1.5.1. Infection bioassays using in vitro rearing of larvae

Difficulties associated with controlling experimental conditions using honey bee colonies prompted the development of in vivo rearing conditions that allow rearing honey bee larvae in the laboratory and also a way to test the effects of pathogens, toxins and drugs. Refer to the BEEBOOK paper on larval rearing for a detailed protocol (Crailsheim et al., 2013). Exposure bioassays of in vitro reared larvae have been used to test differences in virulence of various A. apis strains (Vojvodic et al., 2011b), to compare the temperature response of chalkbrood and stonebrood (Vojvodic et al., 2011a), to test susceptibility of various honey bee subspecies towards A. apis (Jensen et al., 2009b), to test virulence of A. apis with or without presence of other Ascosphaera species commonly associated with solitary bees (Vojvodic et al., 2012) and to explore the host response to infection of A. apis  at the molecular level (Aronstein et al., 2010).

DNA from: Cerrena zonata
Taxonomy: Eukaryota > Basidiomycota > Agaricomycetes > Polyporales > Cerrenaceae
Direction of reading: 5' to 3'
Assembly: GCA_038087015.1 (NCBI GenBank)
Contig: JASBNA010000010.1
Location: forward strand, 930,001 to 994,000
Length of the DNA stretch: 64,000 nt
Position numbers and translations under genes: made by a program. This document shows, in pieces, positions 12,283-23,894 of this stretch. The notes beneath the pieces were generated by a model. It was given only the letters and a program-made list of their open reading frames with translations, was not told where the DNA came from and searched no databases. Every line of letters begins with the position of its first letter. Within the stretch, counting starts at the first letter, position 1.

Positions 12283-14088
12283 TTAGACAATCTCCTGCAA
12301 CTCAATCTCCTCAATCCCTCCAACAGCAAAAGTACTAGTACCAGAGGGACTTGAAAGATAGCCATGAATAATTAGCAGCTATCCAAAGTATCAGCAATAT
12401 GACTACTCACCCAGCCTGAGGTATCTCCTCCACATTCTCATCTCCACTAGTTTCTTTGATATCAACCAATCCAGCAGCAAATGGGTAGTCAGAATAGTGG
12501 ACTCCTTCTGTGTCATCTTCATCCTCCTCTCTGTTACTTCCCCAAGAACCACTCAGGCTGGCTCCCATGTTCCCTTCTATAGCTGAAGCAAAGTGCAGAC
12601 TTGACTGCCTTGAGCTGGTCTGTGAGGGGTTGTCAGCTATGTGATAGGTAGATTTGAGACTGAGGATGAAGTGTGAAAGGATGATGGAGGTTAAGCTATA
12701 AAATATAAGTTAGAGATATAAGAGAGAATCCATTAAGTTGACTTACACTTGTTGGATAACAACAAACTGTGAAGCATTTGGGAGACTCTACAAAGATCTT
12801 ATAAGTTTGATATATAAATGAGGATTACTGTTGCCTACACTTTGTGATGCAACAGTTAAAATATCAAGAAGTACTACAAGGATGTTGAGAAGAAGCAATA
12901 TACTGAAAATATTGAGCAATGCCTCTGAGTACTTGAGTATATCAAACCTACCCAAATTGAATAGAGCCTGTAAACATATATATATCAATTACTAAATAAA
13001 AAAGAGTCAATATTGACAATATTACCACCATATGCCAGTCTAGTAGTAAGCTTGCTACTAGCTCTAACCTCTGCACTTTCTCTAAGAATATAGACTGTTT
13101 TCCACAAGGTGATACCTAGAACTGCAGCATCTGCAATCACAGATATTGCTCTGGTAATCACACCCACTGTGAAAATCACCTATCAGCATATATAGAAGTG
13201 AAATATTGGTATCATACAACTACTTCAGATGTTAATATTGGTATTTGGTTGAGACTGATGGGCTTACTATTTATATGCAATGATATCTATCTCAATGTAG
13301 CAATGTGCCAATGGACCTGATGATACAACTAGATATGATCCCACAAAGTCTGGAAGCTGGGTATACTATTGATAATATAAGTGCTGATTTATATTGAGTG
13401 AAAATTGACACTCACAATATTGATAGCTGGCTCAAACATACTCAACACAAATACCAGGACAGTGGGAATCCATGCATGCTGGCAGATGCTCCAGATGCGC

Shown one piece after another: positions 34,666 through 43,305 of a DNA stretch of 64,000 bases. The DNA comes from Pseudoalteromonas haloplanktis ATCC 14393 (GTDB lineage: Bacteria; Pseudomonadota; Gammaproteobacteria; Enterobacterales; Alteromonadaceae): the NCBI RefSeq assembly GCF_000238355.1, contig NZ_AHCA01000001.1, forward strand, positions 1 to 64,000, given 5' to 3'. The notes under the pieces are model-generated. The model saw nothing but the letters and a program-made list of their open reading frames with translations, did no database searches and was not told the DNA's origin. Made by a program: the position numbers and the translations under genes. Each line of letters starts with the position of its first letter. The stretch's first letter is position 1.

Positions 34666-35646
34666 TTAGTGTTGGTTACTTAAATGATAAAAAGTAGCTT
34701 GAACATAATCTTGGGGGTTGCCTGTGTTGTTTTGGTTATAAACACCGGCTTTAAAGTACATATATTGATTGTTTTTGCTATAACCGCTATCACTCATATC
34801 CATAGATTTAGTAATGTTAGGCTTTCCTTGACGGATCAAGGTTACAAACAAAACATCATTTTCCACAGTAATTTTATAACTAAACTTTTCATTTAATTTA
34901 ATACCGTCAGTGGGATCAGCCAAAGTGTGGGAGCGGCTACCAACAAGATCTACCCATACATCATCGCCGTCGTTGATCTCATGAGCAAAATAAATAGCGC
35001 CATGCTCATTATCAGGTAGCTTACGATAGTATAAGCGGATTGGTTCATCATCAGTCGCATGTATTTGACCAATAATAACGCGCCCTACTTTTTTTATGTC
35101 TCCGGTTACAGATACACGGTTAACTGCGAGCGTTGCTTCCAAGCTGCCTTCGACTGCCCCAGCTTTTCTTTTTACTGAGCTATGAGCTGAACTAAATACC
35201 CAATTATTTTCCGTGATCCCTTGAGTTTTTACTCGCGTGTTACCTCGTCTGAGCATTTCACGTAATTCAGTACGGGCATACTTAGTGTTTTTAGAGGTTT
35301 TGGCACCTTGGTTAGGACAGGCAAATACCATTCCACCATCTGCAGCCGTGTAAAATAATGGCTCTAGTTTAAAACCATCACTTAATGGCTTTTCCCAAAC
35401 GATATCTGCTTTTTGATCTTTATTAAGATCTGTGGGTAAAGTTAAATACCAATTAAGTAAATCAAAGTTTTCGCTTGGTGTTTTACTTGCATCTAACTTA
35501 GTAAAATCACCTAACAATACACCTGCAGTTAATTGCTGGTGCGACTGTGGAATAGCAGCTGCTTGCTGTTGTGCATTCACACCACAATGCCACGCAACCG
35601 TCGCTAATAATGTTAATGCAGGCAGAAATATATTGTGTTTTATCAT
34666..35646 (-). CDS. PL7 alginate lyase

Ascosphaera apis spores have to be ingested by the larvae, hence they must be incorporated in the larval food. There are two ways spores can be administered - either the larvae can be fed a small quantity (5 µl) of spore contaminated diet, which they will ingest quickly, or the larvae can be fed spore-contaminated diet ad libitum for a certain period. The advantage of feeding small quantities is that the exact dose per larvae can be controlled, and if fed with different dosages an exact LD50 can be calculated (Jensen et al., 2009b). Depending on the larval ages, additional feeding has to be done on the same day, approximately 2 hours later, after the first 5 µl is consumed. However if the aim is to produce a high numbers of infected individuals it can be more efficient to use surplus diet, as it is less time consuming.

All larval instars can be infected by A. apis (Jensen, unpublished), but it is recommended to use 2nd-4th instar larvae. When using 5th instar larvae, the A. apis spores have a limited time period in the gut for germination and penetration of the gut wall before the bee defecates, and 1st instar larvae are very fragile.